Some diffraction spikes are noticeable at lower magnifications or with wide-angle eyepieces, although this is to be expected with Newtonian designs, simply because of the placement of the secondary mirror and supporting spider vanes in the path of light. All spiders will cause diffraction. In a normal, straight, four-vaned spider, the diffraction will be in the form of four
distinct spikes eminating from any bright object.
All telescopes suffer from "diffraction" in different
ways. Diffraction is going to happen to some extent or another simply
because there is an object in the way!
Generally the trick is to "ignore" it, i.e. focus your eyes through
and beyond it.
Generally the closer your eye is to the eyepiece the less noticeable it is, so
perhaps glasses wearers may find diffraction more visible, and should try viewing and
focusing without glasses.
The following resources provide some useful info on diffraction:-
A modification that some owners of Newtonians often make is to replace the standard
straight vane spiders with curved vane spiders. Mechanically, just about all curved spiders are inferior to straight ones. With most curved vane designs, the total amount of diffraction will actually be slightly more than with an equivalent straight spider
for two reasons:-
- There is more total vane in the light path.
- For equal mechanical strength a curved vane will usually have to be thicker in order to hold the secondary mirror (surprisingly heavy) strongly enough to prevent it from "drooping" out of collimation when the scope is pointed at low altitudes. Straight vane spiders are normally under tension from the supporting bolts, but tension cannot be created on curved vanes. Miscollimation will cause far worse contrast issues than having thicker spider vanes (You can check if a spider has this issue using a laser collimater. Put the collimater in, and see if the spot moves when you point the tube vertical vs horizontal).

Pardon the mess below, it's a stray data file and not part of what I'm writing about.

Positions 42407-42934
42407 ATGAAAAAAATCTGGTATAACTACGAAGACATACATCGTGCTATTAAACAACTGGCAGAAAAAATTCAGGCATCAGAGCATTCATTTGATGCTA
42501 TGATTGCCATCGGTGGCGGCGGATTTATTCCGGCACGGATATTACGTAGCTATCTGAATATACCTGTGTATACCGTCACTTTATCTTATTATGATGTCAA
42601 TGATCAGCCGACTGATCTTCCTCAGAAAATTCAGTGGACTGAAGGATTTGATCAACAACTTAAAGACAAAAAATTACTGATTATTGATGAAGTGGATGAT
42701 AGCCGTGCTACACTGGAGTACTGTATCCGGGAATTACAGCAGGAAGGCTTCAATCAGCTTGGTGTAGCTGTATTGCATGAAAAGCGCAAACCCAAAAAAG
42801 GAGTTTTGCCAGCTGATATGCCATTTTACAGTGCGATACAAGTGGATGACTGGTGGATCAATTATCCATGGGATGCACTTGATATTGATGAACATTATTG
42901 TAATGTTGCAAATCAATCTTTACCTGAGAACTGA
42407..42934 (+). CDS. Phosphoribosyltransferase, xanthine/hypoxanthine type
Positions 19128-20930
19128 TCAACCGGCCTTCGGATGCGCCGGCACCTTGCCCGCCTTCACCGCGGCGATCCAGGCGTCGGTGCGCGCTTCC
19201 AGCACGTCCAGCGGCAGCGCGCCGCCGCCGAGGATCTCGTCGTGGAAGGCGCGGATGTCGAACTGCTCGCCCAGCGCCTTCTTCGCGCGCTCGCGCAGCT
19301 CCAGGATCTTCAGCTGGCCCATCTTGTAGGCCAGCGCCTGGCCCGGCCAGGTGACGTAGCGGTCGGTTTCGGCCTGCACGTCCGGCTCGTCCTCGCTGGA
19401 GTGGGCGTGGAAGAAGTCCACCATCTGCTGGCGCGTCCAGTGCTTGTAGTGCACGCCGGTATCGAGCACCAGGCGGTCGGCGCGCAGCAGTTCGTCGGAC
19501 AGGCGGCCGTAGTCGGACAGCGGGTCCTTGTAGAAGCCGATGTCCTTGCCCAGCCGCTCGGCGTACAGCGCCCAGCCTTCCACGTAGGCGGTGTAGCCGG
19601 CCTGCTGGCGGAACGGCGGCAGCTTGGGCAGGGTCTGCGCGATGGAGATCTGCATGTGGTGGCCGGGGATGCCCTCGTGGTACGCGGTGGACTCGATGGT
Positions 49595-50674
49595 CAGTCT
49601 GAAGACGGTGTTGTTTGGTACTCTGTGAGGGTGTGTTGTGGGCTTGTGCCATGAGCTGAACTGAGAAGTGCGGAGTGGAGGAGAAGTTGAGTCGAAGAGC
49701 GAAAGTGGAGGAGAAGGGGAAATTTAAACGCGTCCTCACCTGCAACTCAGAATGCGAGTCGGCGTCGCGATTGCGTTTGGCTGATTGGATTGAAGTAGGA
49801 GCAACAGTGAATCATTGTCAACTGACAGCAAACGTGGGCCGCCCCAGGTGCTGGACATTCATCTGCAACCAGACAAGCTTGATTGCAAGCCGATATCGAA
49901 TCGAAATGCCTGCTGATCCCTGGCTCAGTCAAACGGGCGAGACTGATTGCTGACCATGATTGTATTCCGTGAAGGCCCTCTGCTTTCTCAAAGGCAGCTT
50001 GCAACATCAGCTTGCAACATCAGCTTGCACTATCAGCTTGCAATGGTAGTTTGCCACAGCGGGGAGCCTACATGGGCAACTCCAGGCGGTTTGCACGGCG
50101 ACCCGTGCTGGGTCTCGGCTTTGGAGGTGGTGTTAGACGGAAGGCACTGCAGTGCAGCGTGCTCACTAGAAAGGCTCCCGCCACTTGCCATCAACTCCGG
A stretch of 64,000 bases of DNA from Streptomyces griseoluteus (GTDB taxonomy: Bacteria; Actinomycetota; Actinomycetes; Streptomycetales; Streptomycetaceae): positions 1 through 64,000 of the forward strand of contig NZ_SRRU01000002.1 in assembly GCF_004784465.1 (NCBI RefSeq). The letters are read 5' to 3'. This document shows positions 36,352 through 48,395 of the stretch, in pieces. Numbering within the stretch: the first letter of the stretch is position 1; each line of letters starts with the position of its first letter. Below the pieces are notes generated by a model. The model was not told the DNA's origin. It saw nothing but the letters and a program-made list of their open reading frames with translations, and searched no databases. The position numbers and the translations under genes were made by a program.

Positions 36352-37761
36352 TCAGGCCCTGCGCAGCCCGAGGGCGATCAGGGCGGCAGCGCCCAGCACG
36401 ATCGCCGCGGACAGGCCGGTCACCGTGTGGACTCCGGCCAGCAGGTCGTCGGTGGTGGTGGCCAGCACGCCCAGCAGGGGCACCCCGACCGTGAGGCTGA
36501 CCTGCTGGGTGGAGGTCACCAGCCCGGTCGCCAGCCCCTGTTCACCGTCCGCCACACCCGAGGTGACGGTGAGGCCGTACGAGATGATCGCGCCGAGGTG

The advantage of curved vanes is that the diffracted light is evenly spread throughout the field, and not concentrated into noticable
spikes. Stars will look like dots, but because diffraction effects are spread out there may be some loss of contrast in the view.
However in certain circumstances the noticable
spikes produced by a straight vane may be prefereable. For instance, if you are looking for the faint companion of a bright double star, the circular diffraction pattern from a curved spider could bury it, but with bright spikes you can place the star where the spikes
The big difference is aesthetic - if the spikes annoy you, getting rid of them can be a good thing. If they don't bother you, getting rid of them isn't worth the effort.
Secondary Mirror Collimation
Adjustments to the secondary are by means of three long 2mm Allen (hex) key set screws in the centre hub of the spider, and one central spring-loaded tensioning pivot bolt.
The 3 set screws adjust the tilt of the mirror. The tensioning bolt adjusts the distance of the secondary from the primary, and this is used to align the secondary with the focuser tube.
Click here for detailed notes on Secondary Mirror Collimation.
Other Topics in this XT10 Review: